Paris and Its Environs notes that first it became “Pont de la Revolution ; then it became the bridge of the Legislative Body, then of Concorde , then again of Louis XVI.” And that wasn’t the end. Although with the Restoration, the name had reverted to Pont Louis XVI, in an attempt to appease pressure from anti-monarchical republicans, Louis-Philippe changed the name back to Pont de la Concorde in 1830. By this time, Place Louis XV had become Place de la Concorde and so it all seemed to fit together very well. Perhaps too well. Consider the long gestation period and the source of some of the stone for the bridge.
Some bridges took a long time to get built. “In 1722 the city of Paris had been authorized by Lettres patentes to raise a sum of money for the erection of a bridge opposite the Place Louis XV.” Time passed. Nothing happened. In 1786 Louis XIV issued an edict to allow “a loan of 30,000,000 livres to be employed in embellishing Paris, out of which 1,200,000 livres were assigned towards defraying the expense of erecting this bridge.” By that time, France was in dire financial straits and tension was rising. Construction started in 1787 and finished at the end of 1790, but events had overtaken the bridge. A year earlier, on 14 July 1789, the storming and subsequent destruction of the Bastille freed up more stone for the building of the bridge originally intended to honour Louis XVI.
There is one other change we should mention. In the engraving above titled Pont Louis XVI, we see 12 large statues on the bridge. In 1810, Napoleon had the bridge adorned with the statues of eight generals who had died in action during the Napoleonic wars. During the Restoration, they were replaced by 12 monumental marble statues of four great ministers, four soldiers, and four sailors. But sometimes too much is simply too much. These colossal statues were too heavy for the bridge, were removed and taken to Versailles.
The existence of the much-renamed Pont de la Concorde reflects another important aspect of Paris history—its growth by increased suburbanization. The bridge was built to connect “the suburbs of St. Honoré and St. Germain, which, previously had no other direct mode of communication except a ferry established near the Hotel des Invalides”—unless one went as far as Pont Royal.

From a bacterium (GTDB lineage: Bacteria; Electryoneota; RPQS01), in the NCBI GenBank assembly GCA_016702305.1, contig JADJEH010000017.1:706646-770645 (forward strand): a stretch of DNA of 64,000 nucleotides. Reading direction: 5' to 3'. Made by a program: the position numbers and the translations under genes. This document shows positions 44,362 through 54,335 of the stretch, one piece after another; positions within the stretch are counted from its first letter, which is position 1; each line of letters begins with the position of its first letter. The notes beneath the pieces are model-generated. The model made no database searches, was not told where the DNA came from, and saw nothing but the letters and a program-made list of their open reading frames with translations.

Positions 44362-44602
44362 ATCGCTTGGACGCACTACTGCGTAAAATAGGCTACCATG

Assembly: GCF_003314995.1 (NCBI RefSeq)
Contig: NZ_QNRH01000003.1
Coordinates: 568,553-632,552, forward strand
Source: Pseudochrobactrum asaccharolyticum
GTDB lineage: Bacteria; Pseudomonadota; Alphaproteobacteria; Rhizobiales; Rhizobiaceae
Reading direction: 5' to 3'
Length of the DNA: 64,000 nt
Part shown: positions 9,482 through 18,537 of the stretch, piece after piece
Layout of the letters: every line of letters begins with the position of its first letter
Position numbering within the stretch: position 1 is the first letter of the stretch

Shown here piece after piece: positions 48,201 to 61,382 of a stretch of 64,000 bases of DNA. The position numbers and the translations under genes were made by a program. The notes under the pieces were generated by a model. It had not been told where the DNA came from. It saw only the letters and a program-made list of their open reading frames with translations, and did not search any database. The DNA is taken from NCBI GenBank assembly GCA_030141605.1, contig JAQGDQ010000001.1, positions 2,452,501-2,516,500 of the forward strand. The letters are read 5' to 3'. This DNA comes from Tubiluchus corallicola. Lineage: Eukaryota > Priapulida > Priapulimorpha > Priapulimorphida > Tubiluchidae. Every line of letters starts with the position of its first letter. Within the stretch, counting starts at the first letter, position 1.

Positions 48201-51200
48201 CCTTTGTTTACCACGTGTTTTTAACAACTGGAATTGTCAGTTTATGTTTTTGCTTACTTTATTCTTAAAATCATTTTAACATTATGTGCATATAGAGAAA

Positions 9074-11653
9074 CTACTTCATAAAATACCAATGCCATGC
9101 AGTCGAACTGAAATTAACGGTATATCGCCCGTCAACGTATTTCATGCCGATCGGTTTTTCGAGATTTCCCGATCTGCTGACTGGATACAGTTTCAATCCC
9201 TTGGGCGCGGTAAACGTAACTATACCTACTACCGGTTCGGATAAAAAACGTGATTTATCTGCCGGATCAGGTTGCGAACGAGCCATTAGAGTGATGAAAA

In addition to providing crossings and merchandising space, the bridges of Paris offered wonderful views of the river, its banks and the buildings of Paris. The image above is taken from the Pont Neuf looking towards the Pont des Arts. Paris and Its Environs described the view as “one of the most noble and striking in Paris.” It clearly shows the delicate iron work of the Pont des Arts, built in 1802-04, a bridge described as having “an elegant appearance but wants solidity and is only used for foot passengers.”
In the nineteenth century, Paris and London were vying to be the greatest city on earth. After praising the Austerlitz Bridge shown above, Pugin asserted that “the quiet river scenery of this plate will remind our English readers of some views of the Thames in the neighbourhood of the British metropolis, and particularly one just above Vauxhall. There is indeed a striking similarity in the light and elegant character of the Pont d’Austerlitz and that of the Vauxhall Bridge. Both are also models of that great modern improvement in aquatic architecture, the cast iron bridge.” It was also a place to appreciate “the placid flow and unpretending character of the Seine [that] always appears to us to form an agreeable contrast with the magnificent works of art on its shore.”
The bridges of Paris gave then, as they do today, a view from above the river. In an earlier era they also allowed one to get above the smells of the river.
This was true of both the Seine and the Thames, and Pugin mentions it, along with a useful tip for tourists. “The water [of the Seine] like that of the Thames, requires to be well filtered; and strangers find it needful to qualify the laxative qualities with wine or brandy.”
Text by Norman Ball. Images (except for one from Paris en Images) and all direct quotations from Paris and its Environs Displayed in a Series of Picturesque Views, The drawings made under the direction of Mr. [Augustus Charles] Pugin, and engraved under the superintendence of Mr. C. [Charles] Heath, with topographical and historical descriptions, 1831.